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Old 04-28-2007, 08:02 PM   #11
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The temp never got over 225 degrees F. Most of the time was right around 200 degrees F. I just typed up the recipe for the enchiladas. I'll go and post it on the Ethnic board.
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Old 04-30-2007, 12:36 PM   #12
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Congrats!!! One other tip I came across was with the basting liquid. I prefer to use a spray bottle rather than a mop because the mop tends to wipe off the rub. I usually use a brown sugar/cider vinegar mix in one of these Misto . Every now and then during the smoking time I'll just pour some of my beer over the meats .
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Old 04-30-2007, 03:05 PM   #13
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Quote:
Originally Posted by AllenOK
The temp never got over 225 degrees F. Most of the time was right around 200 degrees F. I just typed up the recipe for the enchiladas. I'll go and post it on the Ethnic board.
Glad to hear your first experience was a good one.

I bought the same smoker last week. I'd like to know what technique you used for the fire.
Thanks
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Old 04-30-2007, 04:06 PM   #14
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I use a cheap mister from Wally-World, filled with apple juice, to baste with. I have a mop, but don't use it, for the same reason; I don't want to mop off the dry rub.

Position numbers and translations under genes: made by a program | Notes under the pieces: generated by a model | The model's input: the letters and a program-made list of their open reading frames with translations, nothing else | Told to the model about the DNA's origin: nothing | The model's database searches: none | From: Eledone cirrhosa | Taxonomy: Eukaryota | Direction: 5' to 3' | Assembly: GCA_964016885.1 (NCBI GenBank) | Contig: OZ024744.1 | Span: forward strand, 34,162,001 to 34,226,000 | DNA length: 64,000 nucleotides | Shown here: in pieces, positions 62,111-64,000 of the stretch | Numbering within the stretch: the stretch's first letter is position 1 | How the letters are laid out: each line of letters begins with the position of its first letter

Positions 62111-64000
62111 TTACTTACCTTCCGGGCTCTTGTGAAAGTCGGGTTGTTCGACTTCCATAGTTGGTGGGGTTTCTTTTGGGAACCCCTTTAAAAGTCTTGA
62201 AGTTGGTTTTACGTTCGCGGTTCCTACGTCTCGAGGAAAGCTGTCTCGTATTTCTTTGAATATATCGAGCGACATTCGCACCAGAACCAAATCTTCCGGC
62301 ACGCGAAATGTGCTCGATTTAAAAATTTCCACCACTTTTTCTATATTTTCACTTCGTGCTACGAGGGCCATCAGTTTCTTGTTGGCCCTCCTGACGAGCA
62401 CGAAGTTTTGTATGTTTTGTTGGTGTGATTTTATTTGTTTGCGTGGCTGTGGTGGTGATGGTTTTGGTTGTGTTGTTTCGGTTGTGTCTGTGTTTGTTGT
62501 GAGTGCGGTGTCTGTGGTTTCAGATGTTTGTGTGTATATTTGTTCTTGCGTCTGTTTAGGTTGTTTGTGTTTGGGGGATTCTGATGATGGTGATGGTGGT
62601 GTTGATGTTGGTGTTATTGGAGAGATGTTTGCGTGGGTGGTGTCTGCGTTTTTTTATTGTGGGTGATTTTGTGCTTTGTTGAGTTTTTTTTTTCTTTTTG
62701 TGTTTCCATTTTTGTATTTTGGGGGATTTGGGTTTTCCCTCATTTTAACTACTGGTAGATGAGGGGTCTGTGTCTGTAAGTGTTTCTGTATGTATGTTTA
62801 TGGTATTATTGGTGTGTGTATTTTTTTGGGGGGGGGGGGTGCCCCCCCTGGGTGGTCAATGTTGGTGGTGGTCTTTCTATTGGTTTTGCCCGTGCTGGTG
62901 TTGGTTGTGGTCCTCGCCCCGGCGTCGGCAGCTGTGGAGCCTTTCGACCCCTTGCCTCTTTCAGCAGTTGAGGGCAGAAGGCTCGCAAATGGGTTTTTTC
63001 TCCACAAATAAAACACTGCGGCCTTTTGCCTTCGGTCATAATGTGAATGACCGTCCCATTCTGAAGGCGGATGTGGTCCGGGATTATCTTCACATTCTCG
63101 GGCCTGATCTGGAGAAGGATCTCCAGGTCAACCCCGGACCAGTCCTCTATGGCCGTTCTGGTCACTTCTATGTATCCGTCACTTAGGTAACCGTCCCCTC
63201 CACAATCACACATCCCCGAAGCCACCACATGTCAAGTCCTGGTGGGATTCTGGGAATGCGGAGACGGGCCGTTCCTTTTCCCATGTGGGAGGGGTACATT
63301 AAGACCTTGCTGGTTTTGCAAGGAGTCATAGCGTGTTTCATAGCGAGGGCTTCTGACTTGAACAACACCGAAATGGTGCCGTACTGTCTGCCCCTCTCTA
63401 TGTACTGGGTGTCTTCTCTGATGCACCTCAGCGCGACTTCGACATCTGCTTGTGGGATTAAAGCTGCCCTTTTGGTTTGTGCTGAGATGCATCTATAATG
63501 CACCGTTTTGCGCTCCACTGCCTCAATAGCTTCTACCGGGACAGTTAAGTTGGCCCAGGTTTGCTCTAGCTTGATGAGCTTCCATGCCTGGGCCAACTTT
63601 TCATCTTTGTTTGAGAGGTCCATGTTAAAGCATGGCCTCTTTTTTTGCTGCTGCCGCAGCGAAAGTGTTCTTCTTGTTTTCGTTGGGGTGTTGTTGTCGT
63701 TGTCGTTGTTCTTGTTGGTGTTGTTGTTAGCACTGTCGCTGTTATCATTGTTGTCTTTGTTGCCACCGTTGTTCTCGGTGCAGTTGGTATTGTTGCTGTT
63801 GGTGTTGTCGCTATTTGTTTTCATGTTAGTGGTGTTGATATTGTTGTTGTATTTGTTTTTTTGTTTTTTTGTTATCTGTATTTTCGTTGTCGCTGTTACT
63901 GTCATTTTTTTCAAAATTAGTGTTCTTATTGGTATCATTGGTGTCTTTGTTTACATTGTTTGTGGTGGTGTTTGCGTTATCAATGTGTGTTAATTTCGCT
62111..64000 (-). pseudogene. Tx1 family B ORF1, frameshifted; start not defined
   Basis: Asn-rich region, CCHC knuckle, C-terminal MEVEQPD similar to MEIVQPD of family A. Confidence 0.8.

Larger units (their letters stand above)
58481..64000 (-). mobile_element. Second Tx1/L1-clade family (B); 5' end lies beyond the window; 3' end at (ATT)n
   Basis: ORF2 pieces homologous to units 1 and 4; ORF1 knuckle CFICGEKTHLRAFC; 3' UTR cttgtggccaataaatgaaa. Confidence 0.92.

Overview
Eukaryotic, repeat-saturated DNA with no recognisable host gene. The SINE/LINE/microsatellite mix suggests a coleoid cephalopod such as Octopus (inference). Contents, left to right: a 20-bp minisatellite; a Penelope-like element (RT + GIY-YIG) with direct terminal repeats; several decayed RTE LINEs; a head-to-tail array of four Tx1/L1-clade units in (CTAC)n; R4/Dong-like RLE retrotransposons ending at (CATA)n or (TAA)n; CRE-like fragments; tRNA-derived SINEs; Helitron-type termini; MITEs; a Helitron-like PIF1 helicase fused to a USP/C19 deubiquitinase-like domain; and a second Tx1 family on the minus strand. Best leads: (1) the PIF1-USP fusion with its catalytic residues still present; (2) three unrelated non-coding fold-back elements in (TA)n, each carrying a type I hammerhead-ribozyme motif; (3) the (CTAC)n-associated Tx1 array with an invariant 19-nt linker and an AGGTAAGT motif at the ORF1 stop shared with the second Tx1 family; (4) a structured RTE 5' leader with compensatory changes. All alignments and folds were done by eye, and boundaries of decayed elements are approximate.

The first two years with my grill I did the offset smoking method. I would remove the two grates on the right-hand side, and build a small fire there. I'd put a drip pan underneath the left-hand grates, and place the meats on those grates. Once the fire was going good, I'd put a chunk or two of soaked hickory on top, shut the lid, and let it do it's thing. I'd keep an eye on the temperature until it hits about 200 - 225 degrees F, then adjust the intake so that it doesn't get to much air.

Now that I'm using the SFB, I lay drip pans under all the grates, and build my fire in the SFB.

For the offset method, I'd start with about half a charcoal starter full of charcoal, then go to wood after that. I was using native Red Oak up in Michigan at the time. Usually, two pieces of wood, and a chunk or two of Hickory. For the SFB, I'm going to have to start with a full charcoal starter full of charcoal, then put a lot of wood over that. I'm not sure how much, as I was using some branches of local oak that was only a couple inches in diameter.
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